CTF Challenges

Broken: Gallery Vulnhub Walkthrough

We have another CTF challenges for CTF players that named as “Broken” and it can be download from vulnhub from here. The credit goes “Avraham Cohen” for designing this VM machine for beginners. This is a Linux based CTF challenge where you can use your basic pentest skill for Compromising this VM to escalate the root privilege shell.

Penetration Testing Methodologies

Network Scanning

  • Netdiscover
  • Nmap



  • Brute Force
  • Post enumeration

Privilege escalation

  • Abusing sudo rights


Network Scanning

Let’s begin with the network scan using netdiscover to identify the host machine IP.


And this gave as Host IP, now we will move toward ports and service scan further.

For deep network scan we always prefer to use nmap aggressive scan and this time also we will go with the same approach, thus will run the below command to enumerate running services and open port.

nmap -A

From its scan result, we found port 22 and 80 is open for SSH and HTTP service respectively.


For more detail we need to start enumeration against the host machine, therefore, we navigate to a web browser for exploring HTTP service.

 We obtained some files as shown in the given below image. Thus, we downloaded and explored each file but didn’t found any remarkable clue for further move.

Considering above file name could be helpful in generating a wordlist for brute force attack, I saved above file names and all relevant hint in two text files and named them “user” & “pwd” as shown below.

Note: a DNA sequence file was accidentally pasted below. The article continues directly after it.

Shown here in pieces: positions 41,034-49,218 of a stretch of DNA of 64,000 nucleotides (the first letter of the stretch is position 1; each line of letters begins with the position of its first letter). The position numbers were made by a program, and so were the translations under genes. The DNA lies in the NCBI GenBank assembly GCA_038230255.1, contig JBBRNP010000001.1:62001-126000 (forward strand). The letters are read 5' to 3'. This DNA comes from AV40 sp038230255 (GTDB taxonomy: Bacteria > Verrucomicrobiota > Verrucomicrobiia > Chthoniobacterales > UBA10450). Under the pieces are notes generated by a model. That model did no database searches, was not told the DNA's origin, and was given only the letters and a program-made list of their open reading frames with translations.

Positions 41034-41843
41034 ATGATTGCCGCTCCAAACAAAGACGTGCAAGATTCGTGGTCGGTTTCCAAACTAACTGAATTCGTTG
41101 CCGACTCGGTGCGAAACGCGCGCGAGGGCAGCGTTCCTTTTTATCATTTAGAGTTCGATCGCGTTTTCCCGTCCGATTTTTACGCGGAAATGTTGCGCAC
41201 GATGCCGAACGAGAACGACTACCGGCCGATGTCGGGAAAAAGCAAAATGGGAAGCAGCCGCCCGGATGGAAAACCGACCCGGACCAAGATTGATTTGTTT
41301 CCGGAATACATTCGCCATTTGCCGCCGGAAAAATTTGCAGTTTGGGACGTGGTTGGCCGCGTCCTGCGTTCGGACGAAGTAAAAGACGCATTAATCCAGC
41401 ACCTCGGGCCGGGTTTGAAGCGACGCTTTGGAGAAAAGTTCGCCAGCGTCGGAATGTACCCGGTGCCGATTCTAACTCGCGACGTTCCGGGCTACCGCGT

Now it was time to use hydra for making brute force attack on port 22 for SSH login thus we run below command in our local machine.

hydra -L user -P pwd ssh

Great!! It works and we have broken: broken as SSH login credential.

With the help of above credential, we logged in and access the low privilege through user broken and notice that he has sudo rights for timedatectl and reboot to be executed with root privilege.

Privilege Escalation

To escalate the root privilege, we went for post enumerating and looked for .bash_history file.

In this file, we noticed some interesting action has been performed by the author which was pointing towards a file name “password-policy.sh” that exist inside /etc/init.d moreover a command to set time-date using “timedatectl” command and much more.

Very fast we open the password-policy.sh that exist inside /etc/init.d and found the command for change the root password into “TodayIsAgoodDay” when met to the specific condition that i.e time-date.

So we run timedatectl command along with sudo permissions and to set date and time and then reboot the machine as followed in the below commands 

Reference: Here

sudo timedatectl set-time '2015-11-20 16:14:50'
sudo /sbin/reboot

Now we again connect to the host machine via ssh as done previously and then try to access the root shell by switching the user account. As we were hoping the password should be changed into “TodayIsAgoodDaytherefore we use it as for login as root.

Yes, it works, and we have successfully obtained the root shell and with this, the task finished here.

Author: Aarti Singh is a Researcher and Technical Writer at Hacking Articles an Information Security Consultant Social Media Lover and Gadgets. Contact here